Why This Former Glamour Cover Model Is Banning the Words “Skinny” and “Fat”

Why This Former Glamour Cover Model Is Banning the Words “Skinny” and “Fat”


In August 1991, Catherine McCord appeared on her first cover of Glamour *magazine (followed by the coveted September issue cover a year later). A successful model in the '80s and '90s, McCord also appeared in campaigns for Victoria's Secret and Calvin Klein. Now in her mid-40's, she's the founder of heathy-eating website, Weelicious, and organic family-friendly food delivery service, One Potato. McCord is also a mom of three—two girls and a boy—and is navigating what it means to be a parent in the digital age. Particularly, how to make sure her kids avoid some of the pitfalls she experienced working in looks-based industry.

Here, in what she calls a "beautiful, full-circle" moment ("Glamour was my first cover, and it's so dear to who I am and what did it for me," she says), she opens up to West Coast editor Jessica Radloff about those lessons and more.

Up until I was 13 or 14, I was long legs Lucy. It was, ‘Oh, you're so skinny,’ or ‘Oh, you're so tall.’ And people didn’t mean it in a good way. I was 5'11 and there was a lot of teasing, which was so painful. I always wanted to be cute and shorter. But then when I hit high school, it all changed. People started saying, 'She's so pretty!' I didn’t necessarily trust those comments, but people started encouraging me to try modeling and eventually, I agreed. I ended up winning the best personality award in a prestigious modeling contest, and that helped build up my confidence. I could do this, I thought.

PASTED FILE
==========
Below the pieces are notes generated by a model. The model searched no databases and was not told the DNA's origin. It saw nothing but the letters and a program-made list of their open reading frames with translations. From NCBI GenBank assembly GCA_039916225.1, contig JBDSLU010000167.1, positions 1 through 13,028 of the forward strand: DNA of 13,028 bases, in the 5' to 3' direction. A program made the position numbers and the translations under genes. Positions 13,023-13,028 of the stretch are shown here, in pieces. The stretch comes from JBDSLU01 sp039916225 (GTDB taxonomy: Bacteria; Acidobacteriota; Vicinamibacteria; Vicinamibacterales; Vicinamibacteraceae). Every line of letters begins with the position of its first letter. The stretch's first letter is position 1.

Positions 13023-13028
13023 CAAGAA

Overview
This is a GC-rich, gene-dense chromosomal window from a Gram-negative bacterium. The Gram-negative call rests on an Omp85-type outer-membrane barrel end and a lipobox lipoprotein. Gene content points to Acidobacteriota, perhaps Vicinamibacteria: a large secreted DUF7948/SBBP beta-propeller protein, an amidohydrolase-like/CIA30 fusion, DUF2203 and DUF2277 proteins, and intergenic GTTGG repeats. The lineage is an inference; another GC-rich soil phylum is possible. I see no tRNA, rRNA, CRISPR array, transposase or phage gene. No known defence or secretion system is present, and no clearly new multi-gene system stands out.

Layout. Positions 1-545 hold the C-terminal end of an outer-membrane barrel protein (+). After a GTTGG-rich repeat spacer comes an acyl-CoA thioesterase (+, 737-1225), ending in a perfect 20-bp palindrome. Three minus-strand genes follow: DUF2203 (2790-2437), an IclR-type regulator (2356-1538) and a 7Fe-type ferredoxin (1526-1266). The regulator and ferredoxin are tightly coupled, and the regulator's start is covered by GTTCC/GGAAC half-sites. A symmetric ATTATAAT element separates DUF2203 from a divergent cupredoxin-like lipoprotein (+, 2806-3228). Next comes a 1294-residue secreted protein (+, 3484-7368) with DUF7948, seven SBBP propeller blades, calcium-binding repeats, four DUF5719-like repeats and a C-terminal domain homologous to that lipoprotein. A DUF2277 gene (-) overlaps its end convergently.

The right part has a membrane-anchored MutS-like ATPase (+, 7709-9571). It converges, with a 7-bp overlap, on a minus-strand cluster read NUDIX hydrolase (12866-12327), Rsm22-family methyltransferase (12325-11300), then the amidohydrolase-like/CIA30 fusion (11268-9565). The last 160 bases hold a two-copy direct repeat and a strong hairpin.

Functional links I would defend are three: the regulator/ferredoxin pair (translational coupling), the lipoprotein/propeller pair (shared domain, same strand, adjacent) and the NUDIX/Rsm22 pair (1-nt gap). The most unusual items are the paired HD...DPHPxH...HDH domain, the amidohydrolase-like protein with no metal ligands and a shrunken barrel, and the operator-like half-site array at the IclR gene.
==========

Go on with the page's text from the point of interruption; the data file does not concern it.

Catherine in her pre-teen years.

At the end of senior year of high school, I started doing runway modeling, which is basically the equivalent of throwing your clothes off every two seconds. My body, and being comfortable in it, became such a big focus. Eventually, I started modeling for Victoria’s Secret and doing lingerie shoots. The focus on my body got even more intense. Before my first VS runway show, I booked a lymphatic drainage treatment to help me lose every ounce possible. I roll my eyes now, but when you are walking on a runway in your underwear, it definitely makes you self-conscious.

Still, I loved eating. In fact, I was fascinated with food. But I also remember the diet craze feeling pretty inescapable.

In my late teens, I worked out six days a week. I started exercising for the right reason, to feel stronger, but it became about burning calories and abusing my body. I would stay on the treadmill for an hour, and honestly, no one needs to be on a treadmill that long. I felt that I was losing control, and a lot of that was because I had no control over my life. I was always told where to go, what to do, and traveling all over.

Catherine McCord

I don’t know if I could say I ever had an eating disorder, but I certainly had issues with body dysmorphia. I felt lonely and unhappy.

Eventually I went from modeling to hosting and even had some acting roles. But when I met my now husband, I realized I wanted to do something in the food industry. I'd always wanted to go to culinary school, which seemed out of left field, but when 9/11 happened it was a wakeup call that life is too short not to do what makes you happy. I ended up enrolling in the Institute of Culinary Education weeks later.